These two pieces together are valued at $2,350.

Other pieces donated by Schriever include two pastel works by New York artist Violet Baxter.

Both are depictions of scenes from New York City -- a watercolor of Union Square on a rainy day and a pastel of a view of Union Square. Both of these pieces were completed in the 1990s. Baxter's work has been displayed in a number of solo and group exhibitions, and her work has been reviewed by numerous publications.

Schriever also has donated a suite of three pieces of Biedermier furniture, which he and his late wife, Placide, purchased many years ago while living in Germany.

Strayer calls Schriever the Museum's "most significant living patron." He and his late wife are Southeast Missouri natives. The Schrievers' affinity for Southeast Missouri State University took hold years ago when Schriever's father-in-law graduated from Southeast. The Schrievers' relationship with Southeast Missouri State was strengthened in the 1970s, when George and the late Placide participated in the Elderhostel program on campus and became acquainted with program director, Dr. Frank Nickell. During their stay here, the Schrievers became acquainted with then University Museum Director James Parker, and their interest in the Museum began taking shape.

George Schriever had a lengthy career in the arts, which included a stint as curator of the Anschutz Collection in Denver, Colo., which is the largest collection of art of the American West. Schriever also has worked for the prestigious Kennedy Art Galleries in New York.

"He's a person who really has made a difference in the arts," Strayer said.

In 1997, Schriever donated several other important works of art to the Museum and provided it with a $75,000 cash contribution. Among the artwork donated at that time was a bronze sculpture, "Bird Rattler," by the artist Hans Egon Reiss; a print by Charles Quest; a mask from Gabon; and a watercolor landscape by a Missouri artist.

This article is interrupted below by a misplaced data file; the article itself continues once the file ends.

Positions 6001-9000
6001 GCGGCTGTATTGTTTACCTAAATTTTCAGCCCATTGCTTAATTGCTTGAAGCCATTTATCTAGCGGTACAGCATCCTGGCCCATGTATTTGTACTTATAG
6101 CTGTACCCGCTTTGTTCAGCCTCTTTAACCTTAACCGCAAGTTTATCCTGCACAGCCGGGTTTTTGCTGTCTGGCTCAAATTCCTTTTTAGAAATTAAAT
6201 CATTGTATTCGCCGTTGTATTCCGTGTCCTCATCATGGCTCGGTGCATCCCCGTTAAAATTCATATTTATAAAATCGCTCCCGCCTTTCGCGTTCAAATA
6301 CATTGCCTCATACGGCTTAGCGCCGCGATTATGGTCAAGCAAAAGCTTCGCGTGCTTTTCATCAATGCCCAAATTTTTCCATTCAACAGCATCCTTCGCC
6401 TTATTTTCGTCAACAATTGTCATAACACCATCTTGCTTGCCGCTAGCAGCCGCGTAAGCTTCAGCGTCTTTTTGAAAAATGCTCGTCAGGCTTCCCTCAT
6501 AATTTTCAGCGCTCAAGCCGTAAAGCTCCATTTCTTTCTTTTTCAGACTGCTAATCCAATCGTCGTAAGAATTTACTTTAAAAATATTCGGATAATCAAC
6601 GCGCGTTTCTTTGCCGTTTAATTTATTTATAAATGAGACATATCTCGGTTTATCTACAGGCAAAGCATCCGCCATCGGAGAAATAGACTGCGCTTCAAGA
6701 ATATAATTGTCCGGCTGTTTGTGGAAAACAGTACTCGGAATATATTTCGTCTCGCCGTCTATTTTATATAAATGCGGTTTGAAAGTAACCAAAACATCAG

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Mar. 5, 1999 --

The design of the Otto and Della Seabaugh Polytechnic Building to be constructed at Southeast Missouri State University has received an award from American School and University, a nationally published magazine.

The Citation appeared in the November 1998 issue, which spotlighted winners of the publication's annual Architectural Portfolio. The Polytechnic Building design received the award in the "Work in Progress" category. Only three Citations were given in that category. Of the more than 176 projects profiled in the magazine, just 21 were awarded citations for exhibiting the most outstanding designs.

The architectural firm of William B. Ittner, Inc., of St. Louis designed the 60,000-square-foot building and submitted the entry. The citation underscores the building's maximized used of technology.

"Having a facility designed and recognized for the kinds of high-tech training that will take place in this building is extremely positive for the Polytechnic Institute," said Dr. Randy Shaw, director of the Polytechnic Institute.

Other winning entries in the "Work in Progress" category were a high school in West Bloomfield, Mich., and an elementary school in Davis County, Utah. The entries were judged based on maintainability, technology, space efficiency, environmental quality, response to program, community use, site adaptation, energy and sense of place. Judges were Klindt Breckenridge, president of the IEF Group, Architects/Planners in Tucson, Ariz.; Jim Demarest, executive director of facilities management at Illinois State University; Dianne Kramer, executive director of facilities for Seminole County (Fla.) Public Schools; Dottie Niederkorn, planning supervisor for the St. Louis Public School District; and Courtney Williams, associate member of the American Institute of Architects and an architect with Strekalovsky & Hoit Architects in Hingham, Mass.

In January, Missouri Gov. Mel Carnahan released $5.6 million in state money for the new $7.6 million building. Remaining funds for the building will come from individuals, area industry and the University. Construction is slated to begin in late summer or early fall.

The Otto and Della Seabaugh Polytechnic Building will house the recently formed Polytechnic Institute, which includes the University's Department of Industrial Technology. The department currently is housed in the aging Serena Building. The new facility will provide space for training for industries and the latest advanced manufacturing technology for students. The building, which will be located on the North Campus, will be named for the Seabaughs of Cape Girardeau, who last year made provisions for a gift of more than $1 million to help fund construction of the new facility.